Need to know:
- Technology is key to offering a flexible benefits scheme that confers greater autonomy on employees to select, change, and manage their benefits.
- Cash pots are becoming an important element of the flex offering due to their personalisation power, as employees increasingly expect a tailored approach.
- With benefits budgets under pressure, flexible benefits schemes can allow employers to share the cost of employee benefits with staff, reducing business expenses and enhancing employee choice.
Since they first appeared in the UK more than 30 years ago, flexible benefits schemes have evolved to give employees unprecedented levels of choice, and the ability to personalise their benefits package.
As employers’ understanding of the importance of employee wellbeing and engagement grows, benefits schemes that can fit to an individual’s needs are only going to become more integral. So, how has this market evolved in the past three decades, and what further innovations might be on the horizon?
Technology has been a key driver of change and evolution within the flexible benefits market, easing the administrative burden so that the ‘once a year’ benefits enrolment window is being superseded by any time access via a flexible benefits platform, where staff can select the benefits that are most valuable to them.
New technologies are advancing this further; for example, the possibility of greater interaction between employees and flex schemes, including benefit suggestions facilitated by artificial intelligence (AI)-powered chatbots and virtual assistants, is already on the horizon.
The administration of flex schemes is also evolving, with greater automation to handle tasks like updating payroll systems and notifying benefits providers when an employee activates or changes a benefit. Many employers have access to a wide range of data visualisation tools, and applying these to internal survey feedback allows them to optimise their flex offering for maximum effect.
During the pandemic and the subsequent move to hybrid working, digital technology eased some of the pressures on employers to respond to changing employee needs, and a heightened focus on physical, mental and financial wellbeing. In many organisations, the flex schemes themselves were well established enough to cope with the impact of Covid-19.
Matthew Gregson, executive director UK Corporate at Howden Employee Benefits and Wellbeing, explains: “The use of technology, with portals accessible on any device, at any time, meant that most employers weren’t having to make significant changes.
“What we have seen, however, is changes to the products and services being offered to employees; everything from health screening to fitness memberships has all gone hybrid, with virtual, home and office-based solutions now being offered by most product providers.”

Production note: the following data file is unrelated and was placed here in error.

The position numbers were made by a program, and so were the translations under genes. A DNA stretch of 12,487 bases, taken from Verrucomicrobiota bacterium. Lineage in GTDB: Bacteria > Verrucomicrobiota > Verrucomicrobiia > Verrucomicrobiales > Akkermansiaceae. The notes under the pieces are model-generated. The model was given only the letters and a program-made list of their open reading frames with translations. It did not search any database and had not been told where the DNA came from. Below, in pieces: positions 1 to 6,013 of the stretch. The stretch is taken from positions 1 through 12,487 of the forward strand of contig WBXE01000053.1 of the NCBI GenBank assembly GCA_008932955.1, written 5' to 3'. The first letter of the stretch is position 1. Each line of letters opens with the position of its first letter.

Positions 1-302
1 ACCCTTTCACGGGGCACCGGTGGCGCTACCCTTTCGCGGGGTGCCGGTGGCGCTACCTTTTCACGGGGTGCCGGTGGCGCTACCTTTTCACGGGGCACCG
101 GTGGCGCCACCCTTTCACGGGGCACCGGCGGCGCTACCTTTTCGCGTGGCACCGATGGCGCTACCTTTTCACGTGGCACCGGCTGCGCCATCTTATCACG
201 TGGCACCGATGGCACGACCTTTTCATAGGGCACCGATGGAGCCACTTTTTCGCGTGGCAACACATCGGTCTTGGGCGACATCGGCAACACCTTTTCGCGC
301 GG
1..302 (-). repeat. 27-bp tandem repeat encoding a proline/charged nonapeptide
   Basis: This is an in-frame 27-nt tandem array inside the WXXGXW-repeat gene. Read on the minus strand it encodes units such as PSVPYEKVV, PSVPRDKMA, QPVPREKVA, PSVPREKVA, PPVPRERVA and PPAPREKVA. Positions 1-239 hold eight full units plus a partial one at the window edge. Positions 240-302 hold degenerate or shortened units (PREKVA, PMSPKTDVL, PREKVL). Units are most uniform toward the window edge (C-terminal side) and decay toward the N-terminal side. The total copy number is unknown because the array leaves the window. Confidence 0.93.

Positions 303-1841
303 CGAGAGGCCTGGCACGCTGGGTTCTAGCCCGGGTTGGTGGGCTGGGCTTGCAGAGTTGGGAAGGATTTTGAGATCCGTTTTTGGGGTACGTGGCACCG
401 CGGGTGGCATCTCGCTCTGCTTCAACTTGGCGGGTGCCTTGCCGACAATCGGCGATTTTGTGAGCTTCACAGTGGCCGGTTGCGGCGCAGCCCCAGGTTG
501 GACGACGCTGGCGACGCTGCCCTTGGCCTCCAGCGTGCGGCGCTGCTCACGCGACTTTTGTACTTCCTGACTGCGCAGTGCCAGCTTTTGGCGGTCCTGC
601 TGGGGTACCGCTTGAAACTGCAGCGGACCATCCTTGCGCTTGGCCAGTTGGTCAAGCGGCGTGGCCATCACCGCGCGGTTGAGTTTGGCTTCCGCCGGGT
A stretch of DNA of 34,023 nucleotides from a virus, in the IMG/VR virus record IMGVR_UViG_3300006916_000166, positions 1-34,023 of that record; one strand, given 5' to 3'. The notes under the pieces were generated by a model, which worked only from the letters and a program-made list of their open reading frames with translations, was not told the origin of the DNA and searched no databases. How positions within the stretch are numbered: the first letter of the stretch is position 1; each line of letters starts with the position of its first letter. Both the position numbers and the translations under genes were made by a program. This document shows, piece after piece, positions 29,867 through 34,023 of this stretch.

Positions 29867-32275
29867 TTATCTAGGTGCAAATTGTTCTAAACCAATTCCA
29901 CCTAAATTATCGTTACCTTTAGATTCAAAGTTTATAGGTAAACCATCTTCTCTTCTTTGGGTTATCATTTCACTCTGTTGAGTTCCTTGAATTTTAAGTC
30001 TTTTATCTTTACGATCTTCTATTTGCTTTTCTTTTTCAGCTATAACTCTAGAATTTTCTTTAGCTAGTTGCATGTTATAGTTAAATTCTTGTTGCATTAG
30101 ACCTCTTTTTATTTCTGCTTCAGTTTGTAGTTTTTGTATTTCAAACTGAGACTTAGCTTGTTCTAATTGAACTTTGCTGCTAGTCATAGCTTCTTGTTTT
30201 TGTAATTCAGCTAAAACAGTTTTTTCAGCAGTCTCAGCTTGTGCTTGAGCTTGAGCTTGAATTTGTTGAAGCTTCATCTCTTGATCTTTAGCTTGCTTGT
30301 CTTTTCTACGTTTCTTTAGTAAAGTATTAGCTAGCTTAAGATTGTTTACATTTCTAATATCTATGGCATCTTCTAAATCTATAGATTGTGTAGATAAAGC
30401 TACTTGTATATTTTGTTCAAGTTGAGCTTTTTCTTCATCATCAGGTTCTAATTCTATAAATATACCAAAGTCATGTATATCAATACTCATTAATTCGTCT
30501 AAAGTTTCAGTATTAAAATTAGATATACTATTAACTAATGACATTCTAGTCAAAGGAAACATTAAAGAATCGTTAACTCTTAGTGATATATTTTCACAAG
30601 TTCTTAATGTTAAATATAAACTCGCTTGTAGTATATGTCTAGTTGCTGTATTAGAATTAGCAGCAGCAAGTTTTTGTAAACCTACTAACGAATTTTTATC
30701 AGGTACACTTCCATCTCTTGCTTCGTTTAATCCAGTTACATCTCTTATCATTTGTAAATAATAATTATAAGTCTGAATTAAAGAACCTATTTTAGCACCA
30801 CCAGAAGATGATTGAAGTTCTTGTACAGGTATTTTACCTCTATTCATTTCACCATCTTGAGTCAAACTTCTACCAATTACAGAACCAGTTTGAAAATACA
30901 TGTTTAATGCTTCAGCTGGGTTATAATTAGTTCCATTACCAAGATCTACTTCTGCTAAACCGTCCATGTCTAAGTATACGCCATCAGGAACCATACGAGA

Flex schemes comprise some core benefits that people cannot opt out of, and a wide range of flexible benefits, including bikes-for-work schemes, buying and selling holiday, travel concessions, gym memberships and other fitness-based options, as well as health and wellbeing benefits. The latter might include private medical insurance (PMI), health cash plans, and more recently, access to digital healthcare and mindfulness apps.
To maximise the value of benefits without impacting cost, employers are giving employees greater autonomy by implementing more flexible versions that employees can upgrade at their own cost, or with a degree of subsidy. Some, for example, are providing flexible cash pots with a lump sum that employees can use to create bespoke benefits packages tailored to their personal needs.
Dee Coakley, chief executive officer (CEO) and co-founder of global employment platform Boundless, says: “Giving employees the option to buy more time off for volunteering days, money to put into a savings account, or use to offset the rising cost-of-living rates is paramount to employee job satisfaction and, ultimately, staff retention.”
Benefits for the future
In the current economic climate, with cost of living increasing and inflationary pressures unlikely to abate any time soon, HR and finance teams might need to become more creative, as costs need to be managed carefully.
Mona Akiki, chief people officer at benefits and reward platform Perkbox, explains: “Budgets aren’t growing, yet employees’ expectations of greater benefit choice and increased salaries are, because of talent shortages and inflation.
“Organisations will, therefore, need to stretch their benefits budgets, as most employees will be less able, or amenable, to share in the cost of them.”
In the post-pandemic era of hybrid working, an increasing number of employers without a flexible benefits package are revisiting the business case. In no small part, this is because these packages offer a robust benefits technology system, which employers are realising is integral in order to effectively reach a remote workforce and maximise their investment in benefits.
“We are seeing a second wave of flexible benefits, as employers play catch-up to those who’ve had flex for some time,” Gregson concludes.
“The difference this time around is that they are combining their approach to flexible benefits with their approach to wellbeing, meaning a much broader set of products and services are being offered through platforms, and not just those that are paid for through payroll.”